Sony Corp., the maker of Xperia smartphones and PlayStation consoles, will focus its supply chain on 250 strategic partners as it seeks to lower costs and accelerate production.
The strategic partnership isn’t permanent and is designed to make its products more competitive, Tokyo-based Sony said in an e-mailed statement. The company is choosing partners for key products, including smartphones and digital cameras, from about 1,000 current suppliers, spokesman Koji Kurata said today.
Chief Executive Office Kazuo Hirai, who last month forecast a $1.1 billion loss, is trying to cut costs to spur a revival at a company hit by declining demand for televisions, cameras and personal computers. Sony is struggling to find new hit products to capture a consumer shift to mobile devices from Apple Inc. and Samsung Electronics Co.
“It will be helpful for cutting costs and achieving shorter research and development periods, which are crucial for smartphones,” said Keita Wakabayashi, an analyst at Mito Securities Co. in Tokyo.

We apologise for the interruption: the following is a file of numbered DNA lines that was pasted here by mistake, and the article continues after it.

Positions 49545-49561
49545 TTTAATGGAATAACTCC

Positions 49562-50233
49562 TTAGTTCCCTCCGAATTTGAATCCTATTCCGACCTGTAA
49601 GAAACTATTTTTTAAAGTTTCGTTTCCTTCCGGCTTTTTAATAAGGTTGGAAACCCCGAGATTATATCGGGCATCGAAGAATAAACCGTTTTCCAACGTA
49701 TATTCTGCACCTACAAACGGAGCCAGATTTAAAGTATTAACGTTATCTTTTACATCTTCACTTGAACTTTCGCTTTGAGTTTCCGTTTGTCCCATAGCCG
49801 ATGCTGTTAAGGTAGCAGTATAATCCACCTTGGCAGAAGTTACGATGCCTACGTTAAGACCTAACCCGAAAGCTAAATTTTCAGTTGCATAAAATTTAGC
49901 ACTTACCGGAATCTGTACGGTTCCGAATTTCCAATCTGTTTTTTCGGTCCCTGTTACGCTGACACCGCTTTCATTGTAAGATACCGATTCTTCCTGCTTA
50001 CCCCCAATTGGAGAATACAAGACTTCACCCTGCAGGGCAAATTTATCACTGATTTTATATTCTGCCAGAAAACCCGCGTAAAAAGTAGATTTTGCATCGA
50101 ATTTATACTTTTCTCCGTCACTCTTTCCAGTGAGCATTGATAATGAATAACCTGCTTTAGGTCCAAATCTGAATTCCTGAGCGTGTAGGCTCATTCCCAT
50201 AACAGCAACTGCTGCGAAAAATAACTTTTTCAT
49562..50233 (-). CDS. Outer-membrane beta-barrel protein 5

Shares of Sony rose 0.6 percent to 1,741 yen as of 12:52 p.m. in Tokyo, where the stock is down 4.5 percent this year.
The company didn’t identify which companies are being classified as strategic partners.
Sony’s existing suppliers include Hon Hai Precision Industry Co., Samsung, Wistron Corp., Pegatron Corp. and LG Display Co., according to data compiled by Bloomberg.
In November, Sony announced plans to cut $250 million in costs at its entertainment units over two years as part of Hirai’s plan to boost profit and keep full ownership of the movie, TV and music businesses.
Sony Pictures Entertainment is eliminating about 216 positions at its Culver City, California, headquarters, according to a letter to state regulators obtained by Bloomberg News. Cuts are also taking place at other locations worldwide, a person familiar with the matter said, asking not to be named because the details aren’t yet public.
Sony Corp. last month forecast a $1.1 billion loss and said it will cut 5,000 more jobs as Hirai expanded his reorganization after failing to meet a pledge to end TV losses this year.